Jacinth in the Bible

Question?   -   Newsletter   -   New!
Gemstones in the Bible
Amethyst   -   Beryls   -   Diamond
Emerald   -   Jasper   -   Lapis Lazuli
Onyx   -   Ruby   -   Sapphire   -   MORE!
Jacinth is the first stone mentioned in the Bible in the third row of the priest's breastplate (Exodus 28:19). It is derived from the Hebrew word leshem (Strong's Concordance #H3958). Both Strong's and the BDB lexicon define this word as a jacinth or ligure stone. This word is also rendered as this precious stone in eight of the ten Bible versions used for comparison in this series. The other two versions of Scripture, the HBFV and the KJV, render the word as "opal" and "ligure."

The eleventh of twelve precious stones used in the New Jerusalem (Revelation 21:20) is called in the Greek huakinthos (Strong's #G5192). Strong's states the word can be translated as either "jacinth" or "hyacinth." Thayer's lexicon equates the Greek word to "hyacinth."

Huakinthos is also translated as this precious stone in Revelation 9:17 where two hundred million horsemen are stated to have breastplates that partly look like, or have in them, this gemstone.

And thus I saw the horses in the vision, and them that sat on them, having breastplates of fire, and of jacinth, and brimstone: and the heads of the horses were as the heads of lions; and out of their mouths issued fire and smoke and brimstone. (Revelation 9:17, KJV).

There is a difficulty, however, in determining what the Jacinth of Scripture looked like due to conflicting definitions regarding the color of the gemstone.

Tiara made with Jacinth Gemstones
Tiara Made of Jacinth

Both Strong's and the BDB lexicon do not define the coloration of the stone mentioned in Exodus 28:19. Strong's, however, does define the jacinth (hyacinth) gemstone mentioned in Revelation 21:20 as deep blue. Thayer's says the stone in Revelation 21 is "dark blue verging on black."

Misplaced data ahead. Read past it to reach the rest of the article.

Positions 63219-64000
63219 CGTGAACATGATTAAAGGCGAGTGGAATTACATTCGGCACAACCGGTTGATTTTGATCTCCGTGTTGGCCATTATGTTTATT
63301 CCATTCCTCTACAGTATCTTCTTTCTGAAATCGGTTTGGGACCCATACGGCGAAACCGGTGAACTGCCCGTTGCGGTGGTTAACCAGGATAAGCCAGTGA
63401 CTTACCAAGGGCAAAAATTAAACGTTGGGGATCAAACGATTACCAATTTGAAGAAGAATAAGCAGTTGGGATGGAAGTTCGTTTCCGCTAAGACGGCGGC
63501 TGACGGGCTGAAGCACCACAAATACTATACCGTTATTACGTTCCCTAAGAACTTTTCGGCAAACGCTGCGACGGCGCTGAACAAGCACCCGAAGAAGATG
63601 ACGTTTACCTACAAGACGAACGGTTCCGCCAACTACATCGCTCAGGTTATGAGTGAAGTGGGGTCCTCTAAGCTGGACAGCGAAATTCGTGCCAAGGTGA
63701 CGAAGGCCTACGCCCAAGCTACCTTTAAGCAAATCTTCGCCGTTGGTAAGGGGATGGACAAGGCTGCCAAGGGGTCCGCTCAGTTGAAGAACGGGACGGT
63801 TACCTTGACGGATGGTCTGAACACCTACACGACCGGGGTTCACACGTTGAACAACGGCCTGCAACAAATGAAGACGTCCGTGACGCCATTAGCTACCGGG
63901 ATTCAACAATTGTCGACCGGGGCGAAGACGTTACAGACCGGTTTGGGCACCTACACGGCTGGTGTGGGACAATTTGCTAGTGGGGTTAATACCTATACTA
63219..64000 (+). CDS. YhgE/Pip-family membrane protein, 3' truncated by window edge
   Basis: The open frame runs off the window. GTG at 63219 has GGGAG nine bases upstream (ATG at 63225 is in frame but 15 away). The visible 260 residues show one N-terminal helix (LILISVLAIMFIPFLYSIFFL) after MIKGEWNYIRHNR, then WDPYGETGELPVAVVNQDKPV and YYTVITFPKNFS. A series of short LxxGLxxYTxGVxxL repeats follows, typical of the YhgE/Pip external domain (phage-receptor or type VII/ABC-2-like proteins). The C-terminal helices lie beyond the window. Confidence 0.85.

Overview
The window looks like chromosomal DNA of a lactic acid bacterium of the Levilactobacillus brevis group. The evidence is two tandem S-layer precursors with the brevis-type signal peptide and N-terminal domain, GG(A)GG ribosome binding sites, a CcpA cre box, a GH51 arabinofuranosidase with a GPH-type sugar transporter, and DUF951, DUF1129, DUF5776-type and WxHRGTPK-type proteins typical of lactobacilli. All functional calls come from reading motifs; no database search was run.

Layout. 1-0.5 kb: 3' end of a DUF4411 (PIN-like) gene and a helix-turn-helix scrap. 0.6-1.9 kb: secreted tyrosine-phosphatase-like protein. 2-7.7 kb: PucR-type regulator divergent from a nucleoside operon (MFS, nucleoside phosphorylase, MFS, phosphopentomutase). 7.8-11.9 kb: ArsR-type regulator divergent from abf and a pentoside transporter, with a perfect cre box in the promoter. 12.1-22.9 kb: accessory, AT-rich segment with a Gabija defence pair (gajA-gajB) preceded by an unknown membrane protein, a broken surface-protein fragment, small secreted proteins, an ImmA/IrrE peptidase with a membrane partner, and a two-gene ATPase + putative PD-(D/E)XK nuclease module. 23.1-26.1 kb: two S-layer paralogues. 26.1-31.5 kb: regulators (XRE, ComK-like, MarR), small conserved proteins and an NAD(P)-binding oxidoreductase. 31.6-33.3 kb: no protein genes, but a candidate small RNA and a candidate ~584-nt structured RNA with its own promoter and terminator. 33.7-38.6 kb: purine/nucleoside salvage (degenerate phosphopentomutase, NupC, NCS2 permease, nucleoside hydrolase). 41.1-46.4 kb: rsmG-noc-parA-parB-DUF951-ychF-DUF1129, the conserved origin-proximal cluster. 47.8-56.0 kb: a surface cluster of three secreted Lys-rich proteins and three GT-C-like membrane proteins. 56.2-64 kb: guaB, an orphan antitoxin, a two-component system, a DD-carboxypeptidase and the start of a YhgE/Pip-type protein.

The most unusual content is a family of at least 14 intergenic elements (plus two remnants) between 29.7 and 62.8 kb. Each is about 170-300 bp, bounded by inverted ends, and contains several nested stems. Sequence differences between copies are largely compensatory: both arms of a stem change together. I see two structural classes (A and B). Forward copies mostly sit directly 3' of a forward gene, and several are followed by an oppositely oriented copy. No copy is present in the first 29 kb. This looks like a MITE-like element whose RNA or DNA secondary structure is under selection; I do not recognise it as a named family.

And the foundations of the wall of the city were garnished with all manner of precious stones. The first foundation was jasper; the second, sapphire; the third, a chalcedony; the fourth, an emerald;

The fifth, sardonyx; the sixth, sardius; the seventh, chrysolite; the eighth, beryl; the ninth, a topaz; the tenth, a chrysoprasus; the eleventh, a jacinth; the twelfth, an amethyst. (Revelation 21:19 - 20, KJV).

Keil and Delitzsch's Commentary declares the jacinth found in Exodus 28:19 is "a transparent stone chiefly of an orange color, but running sometimes into a reddish brown, at other times into a brownish or pale red, and sometimes into an approach to a pistachio green."

Easton's Bible Dictionary defines this gemstone as being a reddish blue or deep purple color. Both Fausset's and Smith's Bible dictionary states the stones are a red variety of zircon. Gill's Exposition of the Scriptures says the stone is either purple or violet.

Mindat.org, a popular mineral site, states that this stone (the reference of which is synonymous to hyacinths) can range in color from yellow-red to red-brown. The United States Geologic Survey site defines hyacinths as coming in yellow, orange, red and brown colors.


Amulets containing Jacinth were thought to protect travelers against the plague and any wounds or injuries they would otherwise experience during their trip. The stone was also thought to insure a warm reception at any inn he visited along the way and even protect the wearer from being hit by lightning (Curious Lore of Precious Stones, pages 81 - 82).

Recommended Articles
Why Does Purple Symbolize Royalty?
What Does Yellow Symbolize?
What Kind of Relationship Does God Want?
What Were the Plagues of Egypt?
Should We Be Baptized in Jesus' Name?
Is It a Wrong to Have a Blood Transfusion?
What Is the Golden Rule?
Is Ebola an Old Testament Plague?

Biblical Gemstones
Agate    -    Carbuncle    -    Carnelian
Chalcedony    -    Chrysolite     -     Chrysoprase
Coral     -     Pearl    -    Peridot
Rock Crystal    -    Topaz     -     Turquoise
High Priest Breastplate Gems
New Jerusalem Gemstones